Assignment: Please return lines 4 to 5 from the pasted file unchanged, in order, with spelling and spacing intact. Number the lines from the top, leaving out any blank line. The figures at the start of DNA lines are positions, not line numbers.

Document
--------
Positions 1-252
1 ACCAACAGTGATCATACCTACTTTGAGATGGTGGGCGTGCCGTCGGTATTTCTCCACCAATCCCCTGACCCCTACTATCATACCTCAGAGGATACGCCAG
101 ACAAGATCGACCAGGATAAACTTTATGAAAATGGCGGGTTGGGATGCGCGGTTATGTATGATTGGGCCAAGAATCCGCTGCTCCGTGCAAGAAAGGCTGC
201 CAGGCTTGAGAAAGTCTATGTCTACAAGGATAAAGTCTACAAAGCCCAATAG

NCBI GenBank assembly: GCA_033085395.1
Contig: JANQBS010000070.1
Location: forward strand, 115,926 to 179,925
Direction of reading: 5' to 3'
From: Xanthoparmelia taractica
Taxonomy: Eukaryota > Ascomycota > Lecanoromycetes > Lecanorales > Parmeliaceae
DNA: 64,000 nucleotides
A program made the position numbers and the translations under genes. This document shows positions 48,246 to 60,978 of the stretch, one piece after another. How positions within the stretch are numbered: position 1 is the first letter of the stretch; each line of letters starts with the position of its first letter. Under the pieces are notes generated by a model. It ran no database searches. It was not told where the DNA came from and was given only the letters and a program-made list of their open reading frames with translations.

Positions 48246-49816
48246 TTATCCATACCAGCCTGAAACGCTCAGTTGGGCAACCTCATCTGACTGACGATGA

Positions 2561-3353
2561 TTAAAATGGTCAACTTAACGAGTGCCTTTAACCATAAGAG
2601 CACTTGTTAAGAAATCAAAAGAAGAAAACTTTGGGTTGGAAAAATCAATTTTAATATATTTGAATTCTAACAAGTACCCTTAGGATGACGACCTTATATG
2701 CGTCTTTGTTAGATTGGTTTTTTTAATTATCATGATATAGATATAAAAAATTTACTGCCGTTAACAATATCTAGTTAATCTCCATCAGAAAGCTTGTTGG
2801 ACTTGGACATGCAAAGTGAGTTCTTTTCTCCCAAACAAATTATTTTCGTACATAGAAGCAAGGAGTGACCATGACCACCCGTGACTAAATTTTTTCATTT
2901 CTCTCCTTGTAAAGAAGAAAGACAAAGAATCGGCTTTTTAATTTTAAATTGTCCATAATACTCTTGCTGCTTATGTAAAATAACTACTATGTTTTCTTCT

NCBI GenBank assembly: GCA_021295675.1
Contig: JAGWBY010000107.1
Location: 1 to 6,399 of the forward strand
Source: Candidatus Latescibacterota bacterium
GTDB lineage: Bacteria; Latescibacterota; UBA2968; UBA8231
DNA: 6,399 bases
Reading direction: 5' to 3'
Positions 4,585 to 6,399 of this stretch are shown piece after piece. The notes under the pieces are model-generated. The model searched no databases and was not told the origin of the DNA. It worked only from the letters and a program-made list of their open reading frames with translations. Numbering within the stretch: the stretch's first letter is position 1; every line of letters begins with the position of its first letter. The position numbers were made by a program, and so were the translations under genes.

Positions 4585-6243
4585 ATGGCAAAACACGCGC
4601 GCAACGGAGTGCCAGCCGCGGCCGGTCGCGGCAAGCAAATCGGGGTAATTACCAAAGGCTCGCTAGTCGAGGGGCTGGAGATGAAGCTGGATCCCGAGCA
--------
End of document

201 CAGGCTTGAGAAAGTCTATGTCTACAAGGATAAAGTCTACAAAGCCCAATAG

NCBI GenBank assembly: GCA_033085395.1